Drone Training: Is It Worth the Investment?

Published December 15, 2016

First-time drone pilots without training will almost certainly crash their vehicle. Depending on the damage to the UAV, it might be unfit for further use. Nothing can turn off a budding interest in the hobby faster than a broken drone.

To avoid this tragedy, stick with cheaper models (less than $100) or get training before piloting a drone. While learning to pilot with an inexpensive model, an unfortunate side effect for some users is that they become less enthusiastic about the hobby. Pricier UAVs offer more features, better camera footage, and are usually easier to control. However, new pilots often fear damaging their new investment. This raises some questions about the benefits of drone training.

How much training is necessary to prepare a new pilot? Is it worth the cost, or are newbies better off learning through experience — a literal crash course?

For some purposes, training is a necessity. As of August 2016, if drones are used for work-related purposes, pilots must acquire a Remote Pilot Airman Certificate and pass Transportation Security Administration vetting. In fact, some colleges and universities offer courses in UAV piloting skills. A few schools even allow students to minor in “Unmanned and Autonomous Systems Engineering”. Many drone pilot training programs require about sixteen hours of flight training to be certified, in addition to training on simulations. Drones are serious business.

For recreational uses, however, all of this is excessive. Certifications and classes are not legally required. Most training courses are simply intended to help new users learn how to pilot.

Companies offer a wide price range when it comes to training. Though some locals might offer lessons for as little as $50 an hour, most professionals will charge an hourly rate somewhere between $100 to $150. Some programs are broken up into eight hour class sessions and can last one or two days. This type of training usually costs around $600 a day. A few businesses offer premium sessions that can cost several thousand dollars, but they usually include a high-end drone for each student. Given the number of options out there today, those who are interested should be able to find an opportunity within their price range.

Is training worth the investment?

That depends on a person’s budget and needs.

According to surveys, most users get relatively comfortable with piloting after about four to six hours of airtime. If users get two hours of experience, then practice in an open field for several sessions, they should be experienced enough to avoid amateur mistakes. On average, this means that preparation would cost about $200.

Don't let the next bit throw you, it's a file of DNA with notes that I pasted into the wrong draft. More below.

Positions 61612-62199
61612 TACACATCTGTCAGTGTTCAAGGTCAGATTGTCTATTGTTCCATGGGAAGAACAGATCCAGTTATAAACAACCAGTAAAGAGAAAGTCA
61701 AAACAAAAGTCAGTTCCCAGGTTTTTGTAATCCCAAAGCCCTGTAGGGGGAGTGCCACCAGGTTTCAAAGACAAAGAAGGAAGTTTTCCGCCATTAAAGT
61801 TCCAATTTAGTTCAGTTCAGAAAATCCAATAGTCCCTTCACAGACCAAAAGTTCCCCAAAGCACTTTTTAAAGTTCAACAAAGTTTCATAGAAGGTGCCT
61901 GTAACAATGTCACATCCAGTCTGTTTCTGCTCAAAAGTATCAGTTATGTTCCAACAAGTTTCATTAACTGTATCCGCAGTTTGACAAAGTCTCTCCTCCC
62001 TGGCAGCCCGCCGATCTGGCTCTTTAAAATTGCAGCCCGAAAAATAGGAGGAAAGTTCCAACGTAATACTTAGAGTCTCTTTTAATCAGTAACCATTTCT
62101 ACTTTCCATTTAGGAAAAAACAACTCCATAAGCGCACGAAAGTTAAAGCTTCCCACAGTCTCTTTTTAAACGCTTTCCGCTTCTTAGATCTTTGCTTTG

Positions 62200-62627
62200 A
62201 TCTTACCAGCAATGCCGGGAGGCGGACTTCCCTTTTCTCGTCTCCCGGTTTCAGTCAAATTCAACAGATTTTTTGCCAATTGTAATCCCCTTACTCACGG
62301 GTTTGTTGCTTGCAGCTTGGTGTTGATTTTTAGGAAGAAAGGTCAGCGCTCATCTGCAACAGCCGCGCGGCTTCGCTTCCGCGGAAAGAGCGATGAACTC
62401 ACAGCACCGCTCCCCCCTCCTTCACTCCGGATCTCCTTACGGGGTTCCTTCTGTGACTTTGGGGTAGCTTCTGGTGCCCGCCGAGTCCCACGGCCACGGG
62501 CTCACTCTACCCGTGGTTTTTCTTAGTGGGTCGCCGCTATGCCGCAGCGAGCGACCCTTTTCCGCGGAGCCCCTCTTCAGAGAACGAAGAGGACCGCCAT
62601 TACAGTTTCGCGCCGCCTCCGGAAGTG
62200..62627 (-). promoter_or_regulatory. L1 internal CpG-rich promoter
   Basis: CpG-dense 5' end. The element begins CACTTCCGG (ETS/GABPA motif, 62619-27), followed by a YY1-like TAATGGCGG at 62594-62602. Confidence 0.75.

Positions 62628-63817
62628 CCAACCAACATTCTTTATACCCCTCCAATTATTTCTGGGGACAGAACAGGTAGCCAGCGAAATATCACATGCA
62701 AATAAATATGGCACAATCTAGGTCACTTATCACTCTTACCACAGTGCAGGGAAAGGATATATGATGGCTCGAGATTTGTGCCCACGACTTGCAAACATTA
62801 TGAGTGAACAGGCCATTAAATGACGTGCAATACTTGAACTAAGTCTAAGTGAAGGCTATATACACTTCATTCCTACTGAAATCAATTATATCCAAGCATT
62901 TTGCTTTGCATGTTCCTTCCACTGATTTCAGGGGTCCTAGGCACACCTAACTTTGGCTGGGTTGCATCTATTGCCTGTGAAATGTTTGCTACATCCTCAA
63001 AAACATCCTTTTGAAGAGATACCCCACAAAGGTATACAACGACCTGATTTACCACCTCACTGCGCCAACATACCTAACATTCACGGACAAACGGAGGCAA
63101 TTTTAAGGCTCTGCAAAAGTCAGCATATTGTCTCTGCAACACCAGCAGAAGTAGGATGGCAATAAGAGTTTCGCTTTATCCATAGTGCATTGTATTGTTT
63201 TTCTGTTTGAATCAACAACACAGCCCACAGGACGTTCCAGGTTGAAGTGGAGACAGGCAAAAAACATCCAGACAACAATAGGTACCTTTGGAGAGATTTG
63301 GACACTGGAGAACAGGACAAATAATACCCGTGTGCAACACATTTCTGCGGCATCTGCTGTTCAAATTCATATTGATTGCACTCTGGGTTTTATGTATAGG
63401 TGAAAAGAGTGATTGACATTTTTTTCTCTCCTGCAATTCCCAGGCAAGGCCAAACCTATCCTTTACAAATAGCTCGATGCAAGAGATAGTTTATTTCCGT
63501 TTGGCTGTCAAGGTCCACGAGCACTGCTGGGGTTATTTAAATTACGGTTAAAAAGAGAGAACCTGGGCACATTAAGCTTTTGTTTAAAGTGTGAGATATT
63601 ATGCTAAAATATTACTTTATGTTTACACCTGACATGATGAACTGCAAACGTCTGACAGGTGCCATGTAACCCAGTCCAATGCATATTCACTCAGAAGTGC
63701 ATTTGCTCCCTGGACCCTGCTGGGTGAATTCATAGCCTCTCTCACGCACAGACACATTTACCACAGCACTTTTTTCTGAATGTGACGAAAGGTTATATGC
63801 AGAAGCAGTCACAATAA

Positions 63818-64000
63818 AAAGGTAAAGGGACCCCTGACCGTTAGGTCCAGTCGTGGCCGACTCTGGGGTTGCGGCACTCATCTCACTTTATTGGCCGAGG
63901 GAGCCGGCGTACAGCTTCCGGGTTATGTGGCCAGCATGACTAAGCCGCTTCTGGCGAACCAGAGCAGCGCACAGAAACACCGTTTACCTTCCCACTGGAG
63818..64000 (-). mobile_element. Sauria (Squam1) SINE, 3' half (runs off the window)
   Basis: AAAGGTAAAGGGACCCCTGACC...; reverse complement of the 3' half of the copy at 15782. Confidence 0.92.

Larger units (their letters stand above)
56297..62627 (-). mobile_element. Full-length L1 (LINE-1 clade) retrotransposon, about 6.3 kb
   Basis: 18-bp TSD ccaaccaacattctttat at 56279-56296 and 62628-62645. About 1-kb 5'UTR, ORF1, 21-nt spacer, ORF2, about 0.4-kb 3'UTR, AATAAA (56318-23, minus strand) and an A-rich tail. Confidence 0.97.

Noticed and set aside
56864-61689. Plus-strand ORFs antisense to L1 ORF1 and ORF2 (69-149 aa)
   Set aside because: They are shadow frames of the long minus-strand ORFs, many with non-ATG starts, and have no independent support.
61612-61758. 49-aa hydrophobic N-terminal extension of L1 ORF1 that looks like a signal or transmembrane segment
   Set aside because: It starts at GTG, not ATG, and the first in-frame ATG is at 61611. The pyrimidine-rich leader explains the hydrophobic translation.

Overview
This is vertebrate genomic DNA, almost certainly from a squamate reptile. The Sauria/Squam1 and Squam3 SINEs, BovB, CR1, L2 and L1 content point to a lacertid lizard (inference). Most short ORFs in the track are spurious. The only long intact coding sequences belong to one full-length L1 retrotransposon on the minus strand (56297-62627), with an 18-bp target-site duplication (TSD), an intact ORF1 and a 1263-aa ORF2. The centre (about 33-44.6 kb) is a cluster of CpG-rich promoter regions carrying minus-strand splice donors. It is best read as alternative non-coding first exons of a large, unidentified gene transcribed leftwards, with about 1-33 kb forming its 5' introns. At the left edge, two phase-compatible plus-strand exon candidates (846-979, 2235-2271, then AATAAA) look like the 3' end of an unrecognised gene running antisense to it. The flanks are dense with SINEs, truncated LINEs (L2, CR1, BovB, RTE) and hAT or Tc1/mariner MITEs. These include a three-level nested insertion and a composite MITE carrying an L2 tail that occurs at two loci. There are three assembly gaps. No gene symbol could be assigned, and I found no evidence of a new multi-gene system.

Those who are interested in getting into the hobby should assess their budget before plunking down cash for training. If the cost of training would exceed the cost of the drone, it is probably not worth it. Many users will be better off simply buying a cheap drone to learn, since the cost of training can easily outstrip the cost of an intermediate drone. A user who want to start off with an intermediate to high-end drone should consider investing in training, since it will prevent them from seriously damaging their vehicle.

First-time owners should consider what they want to do with their drone

Owners looking to use drones to take photos or videos, take note: Simply owning a drone will not transform anyone into a professional photographer. In order to take great photos with a drone, a basic understanding of photography is needed. Tips on drones and photo composition can be found here. Users should focus on learning how to carefully pilot in tight spaces, since many shots are taken close to the ground. A basic understanding and feel for controls should suffice for most pilots.

Those who want to use drones for racing should get plenty of practice before tackling any difficult flights. Newbies can learn a lot about drone racing by looking for local FPV meetups. Since FPV is often used in racing, it may also be useful to read up on tips for new FPV pilots. Getting to a competitive level in this field takes a lot of time and commitment, but it can be very rewarding. Owners must learn how to navigate sharp turns, controlling pitch, yaw, and roll simultaneously. Extensive training is recommended.

The question of whether or not training is worth it truly depends on each person’s needs. While the prices for training might be steep, it could save money in the long run by preventing the need for costly repairs. On the other hand, one can learn to drive a cheap drone with confidence, since the potential loss is less severe. Those looking to get into the hobby should determine what option is right for themselves and plan accordingly.

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